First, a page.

Do you pull a daily card? How to you use it in your life?

Tarot reading: Past, present, and future considerations

This is a simple spread I did last weekend for myself. I’d been looking into what it would take to become a coach and mentor, so I asked the cards, “What from my past, present and future do I need to take into account when contemplating this path?”

“What from my past, present and future do I need to take into account when contemplating this path?”
(Everyday Tarot Mini deck)

Past: Six of Pentacles, the giving and receiving card. That makes so much sense. I’ve learned a lot in 50 spins around the sun and I truly believe it’s time for me to share that knowledge. I’ve learned from some great teachers.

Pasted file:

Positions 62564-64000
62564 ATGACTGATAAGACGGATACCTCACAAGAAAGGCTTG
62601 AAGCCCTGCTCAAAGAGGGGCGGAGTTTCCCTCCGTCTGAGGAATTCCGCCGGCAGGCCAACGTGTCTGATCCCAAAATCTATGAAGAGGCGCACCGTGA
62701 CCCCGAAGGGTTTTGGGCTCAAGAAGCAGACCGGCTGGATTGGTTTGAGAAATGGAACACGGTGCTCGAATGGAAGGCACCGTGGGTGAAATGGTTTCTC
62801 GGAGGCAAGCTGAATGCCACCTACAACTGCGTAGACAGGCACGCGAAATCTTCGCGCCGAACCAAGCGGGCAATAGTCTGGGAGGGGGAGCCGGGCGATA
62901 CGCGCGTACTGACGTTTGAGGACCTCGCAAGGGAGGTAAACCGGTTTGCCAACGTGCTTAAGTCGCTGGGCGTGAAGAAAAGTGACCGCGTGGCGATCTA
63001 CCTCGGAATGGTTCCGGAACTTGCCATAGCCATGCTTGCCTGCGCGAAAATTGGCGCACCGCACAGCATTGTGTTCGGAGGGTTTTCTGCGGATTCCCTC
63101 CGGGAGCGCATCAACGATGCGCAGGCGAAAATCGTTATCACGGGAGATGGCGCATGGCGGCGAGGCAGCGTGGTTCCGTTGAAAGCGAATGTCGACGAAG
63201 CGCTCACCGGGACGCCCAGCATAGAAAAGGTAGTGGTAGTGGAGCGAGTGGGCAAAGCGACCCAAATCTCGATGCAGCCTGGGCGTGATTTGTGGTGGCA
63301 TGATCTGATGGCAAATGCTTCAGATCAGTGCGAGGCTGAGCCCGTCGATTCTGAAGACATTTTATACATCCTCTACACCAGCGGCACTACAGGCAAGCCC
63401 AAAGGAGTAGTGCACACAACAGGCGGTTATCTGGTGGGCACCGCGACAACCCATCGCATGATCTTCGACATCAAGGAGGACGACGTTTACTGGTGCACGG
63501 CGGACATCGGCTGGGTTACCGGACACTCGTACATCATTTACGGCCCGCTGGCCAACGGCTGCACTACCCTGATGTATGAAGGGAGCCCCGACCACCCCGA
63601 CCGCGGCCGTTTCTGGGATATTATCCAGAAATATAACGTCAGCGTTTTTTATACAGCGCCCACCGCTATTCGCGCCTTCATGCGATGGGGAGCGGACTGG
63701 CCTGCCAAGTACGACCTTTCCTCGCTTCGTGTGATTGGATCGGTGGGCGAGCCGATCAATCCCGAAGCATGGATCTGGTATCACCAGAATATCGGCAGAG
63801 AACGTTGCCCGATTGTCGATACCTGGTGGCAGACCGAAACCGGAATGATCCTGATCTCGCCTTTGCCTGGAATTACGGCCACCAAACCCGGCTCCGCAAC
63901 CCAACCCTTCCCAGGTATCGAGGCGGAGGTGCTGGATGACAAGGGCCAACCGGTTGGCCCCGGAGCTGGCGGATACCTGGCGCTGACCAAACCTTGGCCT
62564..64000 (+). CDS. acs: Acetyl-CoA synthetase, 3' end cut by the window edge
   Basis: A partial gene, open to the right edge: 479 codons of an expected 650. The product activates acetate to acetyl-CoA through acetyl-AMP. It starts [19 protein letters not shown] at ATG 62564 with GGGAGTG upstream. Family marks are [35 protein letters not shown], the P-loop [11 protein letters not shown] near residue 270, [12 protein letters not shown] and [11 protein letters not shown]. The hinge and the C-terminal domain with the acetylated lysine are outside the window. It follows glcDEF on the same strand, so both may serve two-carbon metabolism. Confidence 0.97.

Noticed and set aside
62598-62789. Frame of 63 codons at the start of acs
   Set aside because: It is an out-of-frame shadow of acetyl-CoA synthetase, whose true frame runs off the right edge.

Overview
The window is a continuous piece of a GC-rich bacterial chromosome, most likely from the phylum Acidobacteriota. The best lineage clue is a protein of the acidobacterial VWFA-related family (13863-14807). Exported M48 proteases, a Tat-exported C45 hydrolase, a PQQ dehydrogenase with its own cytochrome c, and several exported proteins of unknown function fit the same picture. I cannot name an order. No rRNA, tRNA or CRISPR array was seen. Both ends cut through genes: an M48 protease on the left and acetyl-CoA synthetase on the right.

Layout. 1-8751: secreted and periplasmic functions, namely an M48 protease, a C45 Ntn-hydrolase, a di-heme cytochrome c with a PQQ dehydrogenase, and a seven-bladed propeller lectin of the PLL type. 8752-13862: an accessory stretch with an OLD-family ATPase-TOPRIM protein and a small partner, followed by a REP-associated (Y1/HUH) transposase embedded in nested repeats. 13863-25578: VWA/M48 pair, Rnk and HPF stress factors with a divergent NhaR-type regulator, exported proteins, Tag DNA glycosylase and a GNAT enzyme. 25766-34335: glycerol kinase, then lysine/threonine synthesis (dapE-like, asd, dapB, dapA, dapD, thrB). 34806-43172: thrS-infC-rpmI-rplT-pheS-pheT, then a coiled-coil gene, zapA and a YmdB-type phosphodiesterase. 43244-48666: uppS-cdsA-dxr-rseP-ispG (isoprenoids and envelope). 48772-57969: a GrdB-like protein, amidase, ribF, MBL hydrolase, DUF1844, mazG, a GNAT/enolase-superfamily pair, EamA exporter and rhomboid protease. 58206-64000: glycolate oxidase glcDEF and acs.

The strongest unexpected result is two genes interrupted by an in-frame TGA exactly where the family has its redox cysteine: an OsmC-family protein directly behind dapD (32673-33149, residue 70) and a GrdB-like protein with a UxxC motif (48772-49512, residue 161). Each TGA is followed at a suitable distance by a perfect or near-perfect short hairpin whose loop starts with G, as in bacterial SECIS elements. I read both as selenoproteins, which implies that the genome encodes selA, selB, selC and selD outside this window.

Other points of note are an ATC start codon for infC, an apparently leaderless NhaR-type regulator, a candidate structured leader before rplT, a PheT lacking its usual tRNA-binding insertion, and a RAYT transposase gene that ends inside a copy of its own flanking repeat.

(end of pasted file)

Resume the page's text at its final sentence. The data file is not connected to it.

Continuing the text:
Present: Page of Wands (the same card I pulled the day I launched my tarot Instagram account!) Embrace new opportunities and chase that creative spark. Amazing!!

And I laughed out loud when I turned the future card: the Nine of Swords. The nightmare card! It’s true, taking on this sort of role would give me a LOT of anxiety. That much interaction with people would truly be a challenge for me and I know it would cause me a lot of stress. Now I guess the question for me is to decide if I can manage that stress and make it all worthwhile. I do love it when the cards make me laugh out loud, though. What advice would you give based on these cards?